Around a year and a half ago, our economy experienced its greatest upheaval in more than a generation. No child’s education can be put on pause, and learning cannot be furloughed, so schools, colleges and universities had to move mountains to ensure learning went on as safely – and as unhindered – as possible.
This was no mean feat, and even now, with around half of the UK fully vaccinated, entire year groups are still having to isolate when new COVID-19 cases are detected. The future of the sector remains uncertain. While the priority will undoubtedly be to get children back in schools and students back on campuses, the pandemic has prompted the industry to be prepared for any eventuality.
Like businesses, educational establishments are working hard to ensure that, if required, they can switch to distance learning at short notice so that education is never interrupted like it was in 2020. But even with virtual classrooms and video calls, there are a plethora of challenges facing educators as they navigate the cloud-based world – some of them for the very first time. What are these challenges, and how can they be overcome?
Scaling technology in education
When a business moves its operations to the cloud, it strives to do so in the most cost-effective way possible. That means tapping into IaaS (infrastructure-as-a-service) platforms to get the storage and computing power they need in a flexible way, never paying for more than what they need. The education sector is no different in this regard. This is particularly true of higher education institutions that often have tight budgets and limited spending capacity. Colleges and universities will also need to have the flexibility to dramatically scale up their processing and data-handling capabilities during annual application and clearing surges. Simply put, cloud services allow universities to cost-effectively upgrade communication and learning systems without massive capital investments in infrastructure.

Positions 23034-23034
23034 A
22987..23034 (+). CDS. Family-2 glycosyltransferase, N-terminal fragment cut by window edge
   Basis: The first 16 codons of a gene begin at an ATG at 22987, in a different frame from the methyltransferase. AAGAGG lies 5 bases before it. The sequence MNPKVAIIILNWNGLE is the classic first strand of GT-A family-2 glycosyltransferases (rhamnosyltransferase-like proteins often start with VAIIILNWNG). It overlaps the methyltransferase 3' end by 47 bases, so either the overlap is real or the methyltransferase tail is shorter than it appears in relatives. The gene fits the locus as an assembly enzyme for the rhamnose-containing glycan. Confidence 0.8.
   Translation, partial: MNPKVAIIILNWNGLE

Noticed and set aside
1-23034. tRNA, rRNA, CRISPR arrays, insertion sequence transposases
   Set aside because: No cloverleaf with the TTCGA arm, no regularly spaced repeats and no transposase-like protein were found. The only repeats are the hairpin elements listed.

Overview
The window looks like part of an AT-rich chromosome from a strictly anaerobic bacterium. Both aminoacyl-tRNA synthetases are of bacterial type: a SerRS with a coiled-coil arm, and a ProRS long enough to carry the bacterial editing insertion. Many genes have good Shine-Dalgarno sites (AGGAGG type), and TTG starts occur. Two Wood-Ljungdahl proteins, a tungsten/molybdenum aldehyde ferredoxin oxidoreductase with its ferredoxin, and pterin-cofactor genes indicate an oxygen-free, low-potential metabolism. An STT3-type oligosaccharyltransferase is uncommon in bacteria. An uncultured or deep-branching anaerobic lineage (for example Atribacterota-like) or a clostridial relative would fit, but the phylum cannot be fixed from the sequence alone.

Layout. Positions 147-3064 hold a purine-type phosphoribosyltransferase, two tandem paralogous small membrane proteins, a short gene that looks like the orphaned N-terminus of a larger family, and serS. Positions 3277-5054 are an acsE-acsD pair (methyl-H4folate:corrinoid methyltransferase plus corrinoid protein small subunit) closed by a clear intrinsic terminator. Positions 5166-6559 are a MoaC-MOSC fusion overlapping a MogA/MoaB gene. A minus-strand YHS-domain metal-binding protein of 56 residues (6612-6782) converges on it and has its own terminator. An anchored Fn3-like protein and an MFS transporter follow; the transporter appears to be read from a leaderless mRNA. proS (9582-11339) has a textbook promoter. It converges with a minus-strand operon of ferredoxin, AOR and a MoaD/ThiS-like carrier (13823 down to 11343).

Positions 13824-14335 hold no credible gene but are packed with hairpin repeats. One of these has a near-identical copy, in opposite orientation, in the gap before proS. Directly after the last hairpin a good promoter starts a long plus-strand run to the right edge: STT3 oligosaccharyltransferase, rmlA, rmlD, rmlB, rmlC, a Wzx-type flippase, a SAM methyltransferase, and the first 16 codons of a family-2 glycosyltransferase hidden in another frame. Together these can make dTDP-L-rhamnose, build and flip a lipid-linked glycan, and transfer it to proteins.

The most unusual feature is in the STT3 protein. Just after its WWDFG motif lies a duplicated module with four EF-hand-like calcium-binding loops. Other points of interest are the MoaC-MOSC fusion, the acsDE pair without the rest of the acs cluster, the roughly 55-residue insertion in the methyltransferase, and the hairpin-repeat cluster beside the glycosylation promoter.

Colleges and universities will also need to have the flexibility to dramatically scale up their processing and data-handling capabilities during annual application and clearing surges
Ensuring security in the cloud
The education sector was already a popular target for cybercriminals pre-pandemic, and this situation has gotten worse over the past 18 or so months. According to a report by Checkpoint, the number of attacks on educational institutions grew faster than any other sector in the first few months of the pandemic; a 30% increase compared to a 6.5% increase across all industries. Obviously, the sudden move by many educators to move their processes online will have led to cut corners and staff that aren’t yet adequately trained when it comes to recognising phishing scams and potential ransomware attacks. In June in the US, the University of California paid $1.14 million in Bitcoin to recover School of Medicine data vital to some of the university’s academic work. Similar attacks are becoming all too frequent at UK universities, but with a carefully mapped out cloud migration strategy that leverages a combination of private and public cloud solutions, universities can massively mitigate the risk of succumbing to such an attack.
Planning for long-term resilience
This is where the education sector differs from any other typical business sector. Educational platforms need to be online at all times in order for critical services such as e-learning and the ability to submit coursework to remain active and accessible. For those in higher education in particular, work never sleeps and is often a 24-hour endeavour, particularly where deadlines and last-minute submissions are concerned. By eradicating the need for on-premise infrastructure and moving to a more reliable cloud-management environment, universities and other teaching institutions can plan for the long-term instead of worrying about investing in new hardware.
Ultimately, migrating IT infrastructure off-premise to a cloud-based environment gives educational institutions the peace of mind that their servers will be easy to deploy and manage, and that they’ll always have the ability to scale up and down with changing demand. They can also stay competitive by freeing up their team’s time to focus on what they do best rather than the technology that facilitates it, all while enjoying greater performance, flexibility and increased cost-savings in a controlled and secure cloud environment.
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